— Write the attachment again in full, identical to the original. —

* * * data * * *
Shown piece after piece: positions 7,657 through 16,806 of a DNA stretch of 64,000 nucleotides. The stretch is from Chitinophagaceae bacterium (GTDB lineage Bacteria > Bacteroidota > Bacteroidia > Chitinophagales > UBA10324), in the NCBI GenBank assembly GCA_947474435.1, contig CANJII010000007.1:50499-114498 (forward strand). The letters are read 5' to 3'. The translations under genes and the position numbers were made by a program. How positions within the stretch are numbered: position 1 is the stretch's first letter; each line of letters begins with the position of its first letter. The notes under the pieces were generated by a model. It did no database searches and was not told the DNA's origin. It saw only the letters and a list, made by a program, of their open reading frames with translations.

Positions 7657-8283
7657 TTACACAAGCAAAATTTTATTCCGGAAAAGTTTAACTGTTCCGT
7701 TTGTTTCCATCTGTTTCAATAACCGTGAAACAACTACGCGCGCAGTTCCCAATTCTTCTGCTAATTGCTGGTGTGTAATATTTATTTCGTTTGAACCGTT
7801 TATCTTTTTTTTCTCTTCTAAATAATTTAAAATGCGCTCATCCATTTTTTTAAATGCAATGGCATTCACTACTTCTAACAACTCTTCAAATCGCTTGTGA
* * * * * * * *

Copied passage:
Shown piece after piece: positions 7,657 through 16,806 of a DNA stretch of 64,000 nucleotides. The stretch is from Chitinophagaceae bacterium (GTDB lineage Bacteria > Bacteroidota > Bacteroidia > Chitinophagales > UBA10324), in the NCBI GenBank assembly GCA_947474435.1, contig CANJII010000007.1:50499-114498 (forward strand). The letters are read 5' to 3'. The translations under genes and the position numbers were made by a program. How positions within the stretch are numbered: position 1 is the stretch's first letter; each line of letters begins with the position of its first letter. The notes under the pieces were generated by a model. It did no database searches and was not told the DNA's origin. It saw only the letters and a list, made by a program, of their open reading frames with translations.

Positions 7657-8283
7657 TTACACAAGCAAAATTTTATTCCGGAAAAGTTTAACTGTTCCGT
7701 TTGTTTCCATCTGTTTCAATAACCGTGAAACAACTACGCGCGCAGTTCCCAATTCTTCTGCTAATTGCTGGTGTGTAATATTTATTTCGTTTGAACCGTT
7801 TATCTTTTTTTTCTCTTCTAAATAATTTAAAATGCGCTCATCCATTTTTTTAAATGCAATGGCATTCACTACTTCTAACAACTCTTCAAATCGCTTGTGA